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dc.contributor.authorBezodis, Ian
dc.contributor.authorKerwin, David G.
dc.contributor.authorCooper, Stephen-Mark
dc.contributor.authorSalo, Aki I.T.
dc.date.accessioned2017-11-15T17:12:34Z
dc.date.available2017-11-15T17:12:34Z
dc.date.issued2017-11-15
dc.identifierhttps://repository.cardiffmet.ac.uk/bitstream/id/29021/Sprint%20Running%20Performance%20and%20Technique%20Changes%20in%20Athletes%20during%20Periodized%20Training%20An%20Elite%20Training%20Group%20Case%20Study.pdf
dc.identifier.citationBezodis, I. N., Kerwin, D., Cooper, S.M., & Salo, A. (2017) 'Sprint Running Performance and Technique Changes in Athletes during Periodized Training: An Elite Training Group Case Study' International Journal of Sports Physiology and Performance https://doi.org/10.1123/ijspp.2017-0378en_US
dc.identifier.issn1555-0273 (ESSN)
dc.identifier.urihttp://hdl.handle.net/10369/9043
dc.descriptionThis article was published in International Journal of Sports Physiology and Performance on 15 November 2017, available at https://doi.org/10.1123/ijspp.2017-0378en_US
dc.description.abstractPurpose: To understand how training periodization influences sprint performance and key step characteristics over an extended training period in an elite sprint training group. Methods: Four sprinters were studied during five months of training. Step velocities, step lengths and step frequencies were measured from video of the maximum velocity phase of training sprints. Bootstrapped mean values were calculated for each athlete for each session and 139 within-athlete, between-session comparisons were made with a repeated measures ANOVA. Results: As training progressed, a link in the changes in velocity and step frequency was maintained. There were 71 between-session comparisons with a change in step velocity yielding at least a large effect size (>1.2), of which 73% had a correspondingly large change in step frequency in the same direction. Within-athlete mean session step length remained relatively constant throughout. Reductions in step velocity and frequency occurred during training phases of high volume lifting and running, with subsequent increases in step velocity and frequency happening during phases of low volume lifting and high intensity sprint work. Conclusions: The importance of step frequency over step length to the changes in performance within a training year was clearly evident for the sprinters studied. Understanding the magnitudes and timings of these changes in relation to the training program is important for coaches and athletes. The underpinning neuro-muscular mechanisms require further investigation, but are likely explained by an increase in force producing capability followed by an increase in the ability to produce that force rapidly.en_US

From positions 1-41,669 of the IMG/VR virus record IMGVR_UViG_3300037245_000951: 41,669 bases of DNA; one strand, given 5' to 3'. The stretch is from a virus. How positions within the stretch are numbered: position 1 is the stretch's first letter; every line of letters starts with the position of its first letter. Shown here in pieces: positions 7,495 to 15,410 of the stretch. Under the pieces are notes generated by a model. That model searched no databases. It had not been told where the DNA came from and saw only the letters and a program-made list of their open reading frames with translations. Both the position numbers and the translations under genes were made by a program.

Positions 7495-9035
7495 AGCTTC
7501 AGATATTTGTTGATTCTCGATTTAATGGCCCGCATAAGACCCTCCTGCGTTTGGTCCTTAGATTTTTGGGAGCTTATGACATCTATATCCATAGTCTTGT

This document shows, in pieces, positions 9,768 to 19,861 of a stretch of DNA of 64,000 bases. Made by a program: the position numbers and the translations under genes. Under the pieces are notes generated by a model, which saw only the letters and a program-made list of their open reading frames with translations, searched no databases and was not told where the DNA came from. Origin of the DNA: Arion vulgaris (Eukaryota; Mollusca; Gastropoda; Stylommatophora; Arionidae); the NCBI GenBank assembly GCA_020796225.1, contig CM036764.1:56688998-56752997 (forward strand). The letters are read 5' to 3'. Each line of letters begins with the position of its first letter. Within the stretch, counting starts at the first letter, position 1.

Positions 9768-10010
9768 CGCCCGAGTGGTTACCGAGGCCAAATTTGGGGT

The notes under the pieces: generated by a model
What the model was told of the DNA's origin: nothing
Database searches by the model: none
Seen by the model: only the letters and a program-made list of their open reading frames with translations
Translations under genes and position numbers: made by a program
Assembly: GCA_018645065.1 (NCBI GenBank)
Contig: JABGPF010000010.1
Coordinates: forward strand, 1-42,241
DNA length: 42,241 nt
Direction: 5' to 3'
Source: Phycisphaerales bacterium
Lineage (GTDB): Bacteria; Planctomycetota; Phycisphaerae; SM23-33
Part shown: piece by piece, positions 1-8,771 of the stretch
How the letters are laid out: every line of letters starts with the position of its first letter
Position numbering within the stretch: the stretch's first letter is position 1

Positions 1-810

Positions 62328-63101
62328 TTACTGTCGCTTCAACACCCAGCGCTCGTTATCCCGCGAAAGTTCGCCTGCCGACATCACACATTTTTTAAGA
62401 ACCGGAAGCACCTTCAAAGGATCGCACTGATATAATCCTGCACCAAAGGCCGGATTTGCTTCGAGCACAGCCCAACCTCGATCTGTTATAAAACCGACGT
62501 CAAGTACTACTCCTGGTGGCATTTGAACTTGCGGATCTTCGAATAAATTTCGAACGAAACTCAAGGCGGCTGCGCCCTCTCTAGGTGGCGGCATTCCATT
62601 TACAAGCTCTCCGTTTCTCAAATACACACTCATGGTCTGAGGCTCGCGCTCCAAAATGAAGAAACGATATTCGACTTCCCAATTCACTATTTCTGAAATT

dc.language.isoenen_US
dc.publisherHuman Kineticsen_US
dc.relation.ispartofseriesInternational Journal of Sports Physiology and Performance;
dc.subjecttrack and fielden_US
dc.subjectathleticsen_US
dc.subjectvelocityen_US
dc.subjectlongitudinalen_US
dc.subjectbiomechanicsen_US
dc.titleSprint Running Performance and Technique Changes in Athletes during Periodized Training: An Elite Training Group Case Studyen_US
dc.typeArticleen_US
dc.typeacceptedVersion
dcterms.dateAccepted2017-10-18
rioxxterms.funderCardiff Metropolitan Universityen_US
rioxxterms.identifier.projectCardiff Metropolian (Internal)en_US
rioxxterms.versionAMen_US
rioxxterms.versionofrecordhttps://doi.org/10.1123/ijspp.2017-0378
rioxxterms.licenseref.urihttps://www.rioxx.net/licenses/all-rights-reserved/
rioxxterms.publicationdate2017-11-15
dc.date.refFCD2017-11-15
rioxxterms.funder.project37baf166-7129-4cd4-b6a1-507454d1372een_US


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